Olympic Stadium

The current stadium was originally built for the 1936 Summer Olympics. Since the stadium was built during the Nazi period, the architecture of the building follows the Nazi style. Apparently, it was at these Olympic games that the tradition of the torch marathon began.

Potsdamer Platz for the Third Time

On our second night in Berlin, we went back to the Sony Center to relax for a little bit again. This time I got to try new kinds of beer such as mango and passion fruit flavoured wheat beer. It had an interesting flavour, but I thought the regular kind tasted a little better.

The Brandenburg Gate and the Reichstag at Night

When we arrived here at night, we found this place to be deserted even though the landmarks here looked amazing in the night. It was a good thing for us since there weren’t any tourists around. It allowed me to get really clear shots of these places.

The East Side Gallery

This area contains a continuous segment of the Berlin Wall that is 1.3 km in length. Along the wall are paintings from artists around the world to promote freedom in the world. The gallery also features the iconic political painting of Leonid Brezhnev and Erich Honecker kissing during the days of the GDR. There was also a souvenir shop here that stamped people’s passports with the GDR stamp for one euro. I thought that was a cool gimmick.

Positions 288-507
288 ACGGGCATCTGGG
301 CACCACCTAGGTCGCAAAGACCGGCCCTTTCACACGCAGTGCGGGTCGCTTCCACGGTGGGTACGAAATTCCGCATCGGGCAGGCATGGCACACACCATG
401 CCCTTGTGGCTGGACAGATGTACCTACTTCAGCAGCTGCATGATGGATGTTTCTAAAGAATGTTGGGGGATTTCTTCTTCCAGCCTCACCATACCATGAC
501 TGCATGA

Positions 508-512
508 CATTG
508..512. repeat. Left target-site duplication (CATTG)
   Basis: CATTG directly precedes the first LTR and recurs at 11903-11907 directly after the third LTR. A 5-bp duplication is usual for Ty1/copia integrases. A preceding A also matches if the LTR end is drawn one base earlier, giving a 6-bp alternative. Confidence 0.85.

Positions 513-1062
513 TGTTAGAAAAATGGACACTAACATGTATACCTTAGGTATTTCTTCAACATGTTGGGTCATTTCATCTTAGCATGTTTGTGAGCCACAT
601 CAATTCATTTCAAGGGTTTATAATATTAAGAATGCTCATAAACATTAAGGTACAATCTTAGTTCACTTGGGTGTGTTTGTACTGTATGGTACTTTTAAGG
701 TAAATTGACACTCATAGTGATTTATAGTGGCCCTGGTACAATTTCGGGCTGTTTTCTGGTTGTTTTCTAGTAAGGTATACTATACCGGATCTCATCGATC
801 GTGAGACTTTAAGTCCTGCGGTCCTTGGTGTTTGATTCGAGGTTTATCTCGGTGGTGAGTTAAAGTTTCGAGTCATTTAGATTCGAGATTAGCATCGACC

The Topography of Terror

To document the terrible deeds that the Nazi regime and the SS perpetrated between 1933 and 1945, an open-air museum was set up at the site of an old SS installation. It talked about how the Nazi’s transported people from conquered areas to the concentration and extermination camps set up across the continent. There was even a special exhibit just on the war crimes perpetrated by Adolf Eichmann. Near the museum were also SS buildings that have been converted to government offices.


Going Home

After three days of travelling in Berlin, we were all very tired and we were ready to go home. We went to our train platform for the ICE Sprinter about five minutes before the departure to find out that our train wasn’t there. We had no idea were it was and we didn’t want to miss the train. Apparently, some arsonists damaged some parts of the railway so the train ended up stopping on a different platform. Luckily, we found out in time and we managed to get on before it left. On the way back, I got to see some fantastic scenery of the German country side.


Souvenirs

I found that it was this trip that I spent the most money on souvenirs. I ended up buying Ampelmann themed cell phone accessories and a full sized flag of the USSR (not that I’m a communist or anything).

Euro Coinage

Day 136

Since I had no computer, I started randomly taking pictures and one of them are of the different coinage designs I had on me at the time…

In order as if reading normally:

1. One Euro: France
2. One Euro: Germany
3. One Euro: Italy
4. Two Euros: Italy
5. Dime: Spain
6. Dime: The Netherlands
7. 50c: Italy
8. Dime: Germany

My Laptop is Kaput

Day 136

After almost four years of using my Inspiron 1520, its age finally caught up with it and its light literally went out.  The backlight refuses to turn on now.  I came back from Berlin last Monday and found my computer in this state.  I left it off during that time too.  During this time, I had trouble doing any blogging and uploading any photos.

Google told me that the problem lay with either a loose connection, the inverter or the lamp.  I tried to check this out myself and open the computer case, but the screws refused to budge.  People online somehow got theirs open, but I couldn’t.